1.  As many have already written and said, the Gaylord National Harbor site, while clean and pleasant, was strikingly out of sync with the Conference theme of public purpose, and I don’t want to leave unstated that disappointment.   Our message should be one of lowering the barriers and connecting to the community rather than perpetuating isolation, and this setting was a strike against this message.

I heard from many that it was particularly awkward in regards to teaching candidate recruitment, which was compromised by a location so challenging to access without an automobile.

2. The outstanding highlight of the conference for me was the excellent Ted-style talk by Salman Khan about his extraordinaryKhan Academy.   No individual, by my lights, is going to more greatly transform how learning works in the next decade than Khan, and in person he was charming, energetic, and inspiring.   At the core of his message is his argument that if we use technology effectively, we don’t diminish the interpersonal, face-to-face, relational, human qualities of the classroom, we enhance it.   (more…)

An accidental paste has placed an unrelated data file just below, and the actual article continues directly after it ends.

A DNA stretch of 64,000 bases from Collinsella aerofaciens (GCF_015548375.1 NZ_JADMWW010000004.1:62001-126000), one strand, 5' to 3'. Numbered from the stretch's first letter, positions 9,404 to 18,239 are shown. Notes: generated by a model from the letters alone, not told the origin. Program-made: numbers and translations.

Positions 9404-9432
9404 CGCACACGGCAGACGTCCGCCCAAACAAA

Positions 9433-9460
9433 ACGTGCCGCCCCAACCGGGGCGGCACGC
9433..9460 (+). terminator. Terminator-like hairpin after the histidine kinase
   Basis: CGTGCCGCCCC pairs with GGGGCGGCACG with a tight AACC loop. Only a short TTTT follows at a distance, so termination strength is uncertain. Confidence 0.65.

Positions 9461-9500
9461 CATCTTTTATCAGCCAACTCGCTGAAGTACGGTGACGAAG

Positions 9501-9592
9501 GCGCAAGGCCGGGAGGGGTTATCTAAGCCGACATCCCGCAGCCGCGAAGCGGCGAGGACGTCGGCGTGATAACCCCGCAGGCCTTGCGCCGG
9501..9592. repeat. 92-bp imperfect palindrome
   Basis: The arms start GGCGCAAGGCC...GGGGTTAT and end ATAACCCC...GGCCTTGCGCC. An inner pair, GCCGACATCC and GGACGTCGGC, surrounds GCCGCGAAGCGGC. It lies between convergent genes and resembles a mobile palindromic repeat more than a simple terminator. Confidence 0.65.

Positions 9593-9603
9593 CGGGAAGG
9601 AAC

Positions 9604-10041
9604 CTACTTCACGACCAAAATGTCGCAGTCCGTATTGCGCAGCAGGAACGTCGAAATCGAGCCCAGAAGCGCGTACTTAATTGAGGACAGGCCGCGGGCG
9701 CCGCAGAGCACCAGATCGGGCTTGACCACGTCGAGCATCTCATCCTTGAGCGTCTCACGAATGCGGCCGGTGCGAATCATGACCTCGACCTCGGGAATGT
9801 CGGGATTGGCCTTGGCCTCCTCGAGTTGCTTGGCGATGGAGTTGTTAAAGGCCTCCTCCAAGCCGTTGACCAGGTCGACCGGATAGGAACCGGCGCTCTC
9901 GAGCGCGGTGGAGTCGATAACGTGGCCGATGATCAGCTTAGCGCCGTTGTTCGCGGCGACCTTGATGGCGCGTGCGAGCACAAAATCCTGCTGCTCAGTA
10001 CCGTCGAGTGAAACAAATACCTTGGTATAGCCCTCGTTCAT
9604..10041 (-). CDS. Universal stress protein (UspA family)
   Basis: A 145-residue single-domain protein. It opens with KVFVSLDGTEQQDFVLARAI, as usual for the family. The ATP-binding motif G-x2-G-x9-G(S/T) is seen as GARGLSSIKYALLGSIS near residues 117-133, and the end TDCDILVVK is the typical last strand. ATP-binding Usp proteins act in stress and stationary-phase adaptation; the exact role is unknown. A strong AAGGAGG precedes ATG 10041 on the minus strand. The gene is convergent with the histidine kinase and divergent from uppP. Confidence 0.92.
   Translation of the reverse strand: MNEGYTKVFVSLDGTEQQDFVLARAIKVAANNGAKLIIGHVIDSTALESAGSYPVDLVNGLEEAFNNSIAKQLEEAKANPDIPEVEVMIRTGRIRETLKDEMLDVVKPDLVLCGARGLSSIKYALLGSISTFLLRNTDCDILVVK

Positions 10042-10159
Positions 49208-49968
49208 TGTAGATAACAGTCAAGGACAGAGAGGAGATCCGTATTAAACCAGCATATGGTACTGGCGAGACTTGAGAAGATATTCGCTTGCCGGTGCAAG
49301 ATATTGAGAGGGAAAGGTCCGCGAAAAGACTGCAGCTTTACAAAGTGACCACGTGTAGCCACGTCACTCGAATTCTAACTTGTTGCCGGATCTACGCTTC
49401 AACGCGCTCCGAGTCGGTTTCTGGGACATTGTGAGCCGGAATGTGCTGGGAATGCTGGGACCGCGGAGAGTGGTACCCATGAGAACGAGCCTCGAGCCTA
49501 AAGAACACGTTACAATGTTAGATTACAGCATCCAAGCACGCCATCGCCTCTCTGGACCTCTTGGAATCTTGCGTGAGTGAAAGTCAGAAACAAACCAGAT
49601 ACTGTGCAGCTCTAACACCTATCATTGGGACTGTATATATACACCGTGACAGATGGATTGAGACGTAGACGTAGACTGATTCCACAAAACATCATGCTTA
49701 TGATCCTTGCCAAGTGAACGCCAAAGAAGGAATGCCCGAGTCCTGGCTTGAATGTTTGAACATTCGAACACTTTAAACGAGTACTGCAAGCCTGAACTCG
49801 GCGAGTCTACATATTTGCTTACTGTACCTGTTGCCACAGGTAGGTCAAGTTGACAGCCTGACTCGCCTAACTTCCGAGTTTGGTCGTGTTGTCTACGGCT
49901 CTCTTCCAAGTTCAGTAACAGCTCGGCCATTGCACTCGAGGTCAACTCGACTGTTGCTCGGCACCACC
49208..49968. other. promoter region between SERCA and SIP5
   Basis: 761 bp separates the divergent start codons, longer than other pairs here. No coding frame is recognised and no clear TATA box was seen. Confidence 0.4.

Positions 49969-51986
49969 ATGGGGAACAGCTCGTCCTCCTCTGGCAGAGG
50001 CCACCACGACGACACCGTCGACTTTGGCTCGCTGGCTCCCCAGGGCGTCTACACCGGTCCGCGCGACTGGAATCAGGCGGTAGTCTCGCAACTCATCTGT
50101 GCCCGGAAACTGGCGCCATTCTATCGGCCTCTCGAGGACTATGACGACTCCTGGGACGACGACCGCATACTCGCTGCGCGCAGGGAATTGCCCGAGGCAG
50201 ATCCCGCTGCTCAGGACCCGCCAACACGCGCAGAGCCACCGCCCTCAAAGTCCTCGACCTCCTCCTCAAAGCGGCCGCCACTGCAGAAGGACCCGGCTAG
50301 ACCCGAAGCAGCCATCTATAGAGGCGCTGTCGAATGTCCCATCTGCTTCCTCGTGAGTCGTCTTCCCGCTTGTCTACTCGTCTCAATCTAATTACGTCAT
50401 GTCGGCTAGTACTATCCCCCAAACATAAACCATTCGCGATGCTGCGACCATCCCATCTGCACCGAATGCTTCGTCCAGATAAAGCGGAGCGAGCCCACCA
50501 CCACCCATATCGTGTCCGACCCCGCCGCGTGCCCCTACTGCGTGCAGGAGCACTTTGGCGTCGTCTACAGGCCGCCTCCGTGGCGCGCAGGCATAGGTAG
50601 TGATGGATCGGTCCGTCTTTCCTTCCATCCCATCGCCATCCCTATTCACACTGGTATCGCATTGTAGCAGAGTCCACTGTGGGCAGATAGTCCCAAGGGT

Yesterday I was very fortunate to be joined by two terrific fellow school-leaders, Josie Holford and Michael Ebeling, to discuss blogging as Heads at the NAIS Annual Conference; our session was excellently moderated by Sarah Hanawald, Dean of Academics at Cannon School (NC).
Jason Ramsden was kind enough to live-blog the panel, which I provide below.
One additional valuable link for school-heads and principals interested in blogging: check out Connected Principals.